Learn factors that play a role in chronic inflammation, the silent condition that may contribute to impaired immune function, weight gain and even heart disease.
Inflammation is a buzzword that's used by health experts, celebrity doctors and social media influencers, all who practice and believe inflammation affects a vast number of your body's systems.
So what is inflammation? It's a natural process that protects your body and allows it to heal. Acute inflammation occurs after an injury, such as when you get a minor cut or sprain. The area gets red and swollen and typically hurts for a few days, but it heals relatively fast. Chronic inflammation is more subtle but can last weeks, months or years and set you up for health problems including arthritis, insulin resistance, obesity and heart disease.
Lifestyle factors can contribute to chronic inflammation. Poor quality and inadequate sleep appears to promote increased reals of cortisol (the stress hormone), which may increase hunger and lead to cravings for sugary and processed foods. Daily stress from work, family responsibilities, financial burdens and commuting can cause a constant release and high level of cortisol in your blood. High cortisol levels may promote insulin resistance, which can lead to diabetes and weight gain.
Chronic inflammation can contribute to other serious health issues such as coronary artery disease and autoimmune disease, and may even impact the way your immune system reacts to viruses and bacterial infections. When inflammation is kept in check, your body is less likely to over activate the immune system when a foreign invader attacks, one of the major concerns when someone falls ill with a viral infection like COVID-19.
One of the most commonly talk about lifestyle factors that impacts inflammation is FOOD! Fortunately, there's a good amount of research about which foods cause inflammation and which foods help fight it.
Consuming high amounts of sugar, high-fructose corn syrup and white refined carbohydrates have been linked to insulin resistance, weight gain and inflammation. Processed and packaged foods that contain artificial trans fats have been shown in some studies to promote inflammation and may damage the lining of your arteries.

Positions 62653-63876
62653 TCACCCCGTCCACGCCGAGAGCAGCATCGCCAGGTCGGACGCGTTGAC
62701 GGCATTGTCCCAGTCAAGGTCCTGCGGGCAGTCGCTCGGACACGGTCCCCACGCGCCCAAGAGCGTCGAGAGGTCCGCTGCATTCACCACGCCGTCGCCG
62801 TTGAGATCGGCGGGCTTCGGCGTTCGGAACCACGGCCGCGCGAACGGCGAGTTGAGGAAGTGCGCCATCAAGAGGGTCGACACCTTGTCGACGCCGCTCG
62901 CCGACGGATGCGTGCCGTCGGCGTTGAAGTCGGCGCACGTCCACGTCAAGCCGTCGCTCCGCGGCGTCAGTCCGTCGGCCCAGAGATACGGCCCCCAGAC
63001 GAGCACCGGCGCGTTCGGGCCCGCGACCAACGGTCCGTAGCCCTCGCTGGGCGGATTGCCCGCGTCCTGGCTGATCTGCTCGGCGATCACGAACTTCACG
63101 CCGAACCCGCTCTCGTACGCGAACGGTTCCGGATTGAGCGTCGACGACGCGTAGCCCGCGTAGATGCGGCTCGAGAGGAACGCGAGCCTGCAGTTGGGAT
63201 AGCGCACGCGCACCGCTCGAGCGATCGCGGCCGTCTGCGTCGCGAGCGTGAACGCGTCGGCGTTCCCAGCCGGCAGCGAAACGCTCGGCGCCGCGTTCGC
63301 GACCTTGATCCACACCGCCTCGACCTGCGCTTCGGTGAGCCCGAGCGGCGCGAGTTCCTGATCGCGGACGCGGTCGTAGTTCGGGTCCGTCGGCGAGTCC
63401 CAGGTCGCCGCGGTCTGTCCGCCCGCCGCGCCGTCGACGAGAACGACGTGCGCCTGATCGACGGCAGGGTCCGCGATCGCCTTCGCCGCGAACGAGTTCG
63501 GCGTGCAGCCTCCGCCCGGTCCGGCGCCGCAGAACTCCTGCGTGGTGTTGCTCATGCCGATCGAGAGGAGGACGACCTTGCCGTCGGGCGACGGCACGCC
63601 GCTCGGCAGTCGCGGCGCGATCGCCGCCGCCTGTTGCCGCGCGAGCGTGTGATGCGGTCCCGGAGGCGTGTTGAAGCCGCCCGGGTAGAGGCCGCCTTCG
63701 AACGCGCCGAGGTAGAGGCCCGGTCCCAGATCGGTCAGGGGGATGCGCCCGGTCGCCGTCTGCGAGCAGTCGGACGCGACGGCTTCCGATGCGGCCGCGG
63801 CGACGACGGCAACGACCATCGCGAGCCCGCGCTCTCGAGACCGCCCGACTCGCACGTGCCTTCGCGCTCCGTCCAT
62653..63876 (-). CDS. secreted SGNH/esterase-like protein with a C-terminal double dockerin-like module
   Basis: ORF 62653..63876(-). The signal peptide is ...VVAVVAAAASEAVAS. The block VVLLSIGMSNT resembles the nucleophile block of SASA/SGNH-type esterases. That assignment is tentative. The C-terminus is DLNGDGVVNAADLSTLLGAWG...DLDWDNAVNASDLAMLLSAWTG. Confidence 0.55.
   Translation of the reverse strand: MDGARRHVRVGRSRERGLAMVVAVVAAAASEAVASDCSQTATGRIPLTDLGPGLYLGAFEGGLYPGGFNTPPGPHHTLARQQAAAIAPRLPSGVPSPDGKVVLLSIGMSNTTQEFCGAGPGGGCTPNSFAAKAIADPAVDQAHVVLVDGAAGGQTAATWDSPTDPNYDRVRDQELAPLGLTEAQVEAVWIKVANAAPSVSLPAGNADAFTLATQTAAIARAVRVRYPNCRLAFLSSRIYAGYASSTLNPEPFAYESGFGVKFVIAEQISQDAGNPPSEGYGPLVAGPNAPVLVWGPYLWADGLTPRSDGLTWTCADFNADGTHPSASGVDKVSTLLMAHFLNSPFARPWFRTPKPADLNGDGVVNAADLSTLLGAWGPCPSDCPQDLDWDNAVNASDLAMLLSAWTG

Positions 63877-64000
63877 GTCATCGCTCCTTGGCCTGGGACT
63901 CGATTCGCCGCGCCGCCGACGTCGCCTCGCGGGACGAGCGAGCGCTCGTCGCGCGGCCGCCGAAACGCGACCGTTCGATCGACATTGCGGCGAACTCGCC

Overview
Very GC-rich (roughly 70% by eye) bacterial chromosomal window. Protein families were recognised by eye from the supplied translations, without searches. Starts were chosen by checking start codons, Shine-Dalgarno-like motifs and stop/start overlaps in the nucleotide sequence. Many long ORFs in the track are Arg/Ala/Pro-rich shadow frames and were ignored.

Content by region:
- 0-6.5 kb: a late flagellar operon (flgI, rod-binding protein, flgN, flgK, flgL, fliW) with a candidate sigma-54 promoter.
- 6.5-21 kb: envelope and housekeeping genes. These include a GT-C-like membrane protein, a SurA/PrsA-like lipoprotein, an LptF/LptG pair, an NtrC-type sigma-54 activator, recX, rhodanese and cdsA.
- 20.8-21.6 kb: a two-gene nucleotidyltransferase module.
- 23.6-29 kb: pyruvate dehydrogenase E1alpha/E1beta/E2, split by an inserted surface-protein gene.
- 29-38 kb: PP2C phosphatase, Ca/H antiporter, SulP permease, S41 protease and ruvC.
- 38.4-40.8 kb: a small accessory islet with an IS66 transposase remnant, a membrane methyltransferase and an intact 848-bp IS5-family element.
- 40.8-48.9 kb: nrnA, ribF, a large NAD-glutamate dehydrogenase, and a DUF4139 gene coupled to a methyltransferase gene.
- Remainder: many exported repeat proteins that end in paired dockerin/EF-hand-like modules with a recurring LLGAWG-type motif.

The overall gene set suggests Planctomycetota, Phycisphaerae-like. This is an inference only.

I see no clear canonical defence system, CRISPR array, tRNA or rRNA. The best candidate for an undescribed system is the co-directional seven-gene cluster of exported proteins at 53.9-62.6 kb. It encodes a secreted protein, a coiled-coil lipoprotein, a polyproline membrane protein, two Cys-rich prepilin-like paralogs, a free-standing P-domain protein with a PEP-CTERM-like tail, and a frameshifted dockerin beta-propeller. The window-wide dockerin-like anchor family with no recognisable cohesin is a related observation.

Vegetable oils that come from seeds such a corn and soy (used in home cooking, restaurants and processed foods) are high in omega-6 fatty acids. The majority of omega-6 fatty acids have been linked to inflammation as well as altering the omega-6 to omega -3 ratio in favor of more inflammation which can increase the risk of obesity and chronic disease.
A diet based on whole nutrient-dense foods mostly from plants is rich in anti-inflammatory antioxidants and phytochemicals, vitamins, minerals and omega-3 fatty acids.
Anti-inflammatory foods include some fruits, vegetables, nuts, seeds, healthy fats and healthy proteins like sardines and fish. To ensure you are getting enough anti-inflammatory foods in every meal, start by covering half of your plate with colorful veggies such as dark leafy greens, beets, sweet potatoes, carrots, bell peppers and berries. Then fill the other half with your favorite healthy protein.
To compliment your anti-inflammatory eating, incorporate some form of daily exercise, breathing work or meditation to reduce stress, and engage in an evening routine that prioritizes sleep.
I will be hosting a nutrition class to launch My 14-day anti-inflammatory lifestyle plan on August 8, 2020. For more information visit www.bodybyouida.com and send me a message you're interested in receiving more info.
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